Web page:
Eleven regional employment levels increased, with a median advance of 0.8 percentage point, and five regions exhibited employment decreases over the month, with employment remaining unchanged in the Muskegon area.

“Jobless rates declined in all major Michigan labor markets in October, although labor force levels were generally down over the month,” Wayne Rourke, associate director of the Bureau of Labor Market Information and Strategic Initiatives, said in a statement. “Payroll job levels advanced in most metro areas in October.”

Twelve regions had workforce levels decline over the month, with a median decrease of 0.7 percentage point. The largest cut was in the northwest lower Michigan region, which includes Charlevoix, Leelanau and Grand Traverse Counties, with the report attributing the change to the end of the tourism season.

October payroll jobs increased in 12 metro areas, with a median increase of 1.1 percent. Lansing metro area reported the largest job addition, up 2.2 percent, thanks to recalls from layoffs in the auto sector and a seasonal job advance in public education.

Eighty-two counties displayed jobless rate declines over the month. Livingston County reported the lowest unemployment rate at 2.8 percent. Mackinac county reported 3.2 percent and Oakland County reported 3.3 percent unemployment. Roscommon County had the highest unemployment rate, coming in at 7.9 percent. Montmorency County had a rate of 7.8 percent unemployment and Lake County had a rate of 7.3 percent unemployment. Ingham County was in the top 40 lowest rates, reporting 4.8 percent.

September numbers were revised for not seasonally adjusted unemployment rates, increasing the rate by 1.7 percentage points to 5.5 percent. The median jobless rate was also revised, reflecting the upward median change of 1.2 percentage points.

In the release, the U.S. Department of Labor said it adjusted its statistical model to identify outliers on a monthly basis rather than annually because of the pandemic’s impact on employment and recent updates from the southeast region of the state required further intervention from the department.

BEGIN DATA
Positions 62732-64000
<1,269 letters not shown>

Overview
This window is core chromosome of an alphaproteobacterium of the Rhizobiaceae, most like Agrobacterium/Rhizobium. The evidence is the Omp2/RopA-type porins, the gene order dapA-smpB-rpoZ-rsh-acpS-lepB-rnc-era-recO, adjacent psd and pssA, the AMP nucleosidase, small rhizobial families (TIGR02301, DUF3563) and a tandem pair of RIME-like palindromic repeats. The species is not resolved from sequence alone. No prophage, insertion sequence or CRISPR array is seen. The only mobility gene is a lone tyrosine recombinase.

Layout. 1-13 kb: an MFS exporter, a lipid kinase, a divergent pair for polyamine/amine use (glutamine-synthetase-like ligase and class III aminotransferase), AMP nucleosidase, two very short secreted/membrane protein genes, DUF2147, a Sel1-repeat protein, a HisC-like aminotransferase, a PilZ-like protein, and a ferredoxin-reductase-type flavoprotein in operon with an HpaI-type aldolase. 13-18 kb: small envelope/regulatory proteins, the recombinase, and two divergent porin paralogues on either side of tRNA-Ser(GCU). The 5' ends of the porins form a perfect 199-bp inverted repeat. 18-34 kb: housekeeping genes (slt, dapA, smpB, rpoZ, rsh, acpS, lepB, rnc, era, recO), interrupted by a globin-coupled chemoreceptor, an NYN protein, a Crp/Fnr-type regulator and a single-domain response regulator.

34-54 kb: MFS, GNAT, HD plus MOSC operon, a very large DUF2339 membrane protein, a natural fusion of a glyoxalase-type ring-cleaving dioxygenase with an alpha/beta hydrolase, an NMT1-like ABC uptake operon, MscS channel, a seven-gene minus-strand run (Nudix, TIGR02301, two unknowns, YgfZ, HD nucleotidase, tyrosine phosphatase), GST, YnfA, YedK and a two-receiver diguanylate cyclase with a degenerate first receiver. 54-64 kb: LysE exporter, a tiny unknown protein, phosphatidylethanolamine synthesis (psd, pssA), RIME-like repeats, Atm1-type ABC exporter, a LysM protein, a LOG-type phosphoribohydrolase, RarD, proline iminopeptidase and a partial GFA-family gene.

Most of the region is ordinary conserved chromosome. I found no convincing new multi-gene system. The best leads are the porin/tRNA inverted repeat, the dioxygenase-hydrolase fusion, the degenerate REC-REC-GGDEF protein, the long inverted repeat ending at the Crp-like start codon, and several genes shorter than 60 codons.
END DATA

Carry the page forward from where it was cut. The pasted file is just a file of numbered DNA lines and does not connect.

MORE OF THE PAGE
“The Bureau of Labor Statistics implemented a level shift due to an outlier identified in the Current Population Survey input to the Detroit-Warren-Dearborn metro area unemployment model in January 2021,” agency officials stated. “This adjustment produced some distortions in the benchmarking factors used for Michigan, the Detroit metro area, and the Balance of Michigan. To reduce these distortions, BLS has modified this outlier intervention with the publication of September revised and October preliminary estimates.”

Revised estimates for January through August 2021 will be completed by March 2022 and comparisons between 2020 and 2021 will be analyzed once the revisions are released. September and October 2021 can be compared for all months of 2020 and prior years, the report said.

Biz Groups Praise New Economic Incentive, Semiconductor Shortage Bills

A series of bills seeking to assist the state in attracting and keeping jobs while also addressing the semiconductor shortage hitting the auto industry were introduced Thursday in both the House and Senate.

The bills come in the wake of the global semiconductor shortage that has limited the supply of microchips auto manufacturers need to finish vehicle production.

HB 5601, referred to the House Tax Policy Committee, would provide tax credits for research and development related to semiconductors, advanced automotive projects such as electric battery technology, and life sciences beginning January 1, 2022.

Tax Committee Chair Rep. Matt Hall (R-Marshall), sponsor of HB 5601, said in a statement that a domestic semiconductor industry in the United States is vital and this plan makes it clear that Michigan is going to lead on the issue. He called the state the birthplace of the automobile and said pointed to non-auto production successes in southwest Michigan.

“We’ve seen what the Pfizer facility has been able to do with vaccine production in Kalamazoo,” Hall said. “Michigan has shown its quality in this area, and this legislation allows us to be more competitive and use our workforce to produce products that are pivotal to our economy.”

Also introduced Thursday were HB 5602, HB 5603, HB 5604, SB 769, SB 770 and SB 771. The bills would create an economic development fund focused on strategic outreach and attraction, a strategic site readiness program and create a critical industry fund.

In a statement from Winning Michigan Jobs, a coalition consisting of Business Leaders of Michigan, Detroit Economic Growth Corporation, Michigan Works and several other organizations, its members said it would continue to focus on a comprehensive strategy to ensure the state’s competitiveness is consistent for the long term.

“We appreciate the Legislature and administration demonstrating momentum to create opportunities to win new jobs for our communities,” the coalition said. “It’s clear that alignment is forming around crucial areas of focus that will get Michigan back in the game: site development and additional state resources that can be utilized to attract and retain key industries.”

The coalition separately pointed to HB 5425, HB 5426 and SB 615, packaged as the Michigan Employment Opportunity Program, as an important component for the state to win and keep jobs. It included the Michigan Employment Opportunity Program in its four concentrated areas of strategy. Developing sites, serving customers and preparing the workforce completed the list.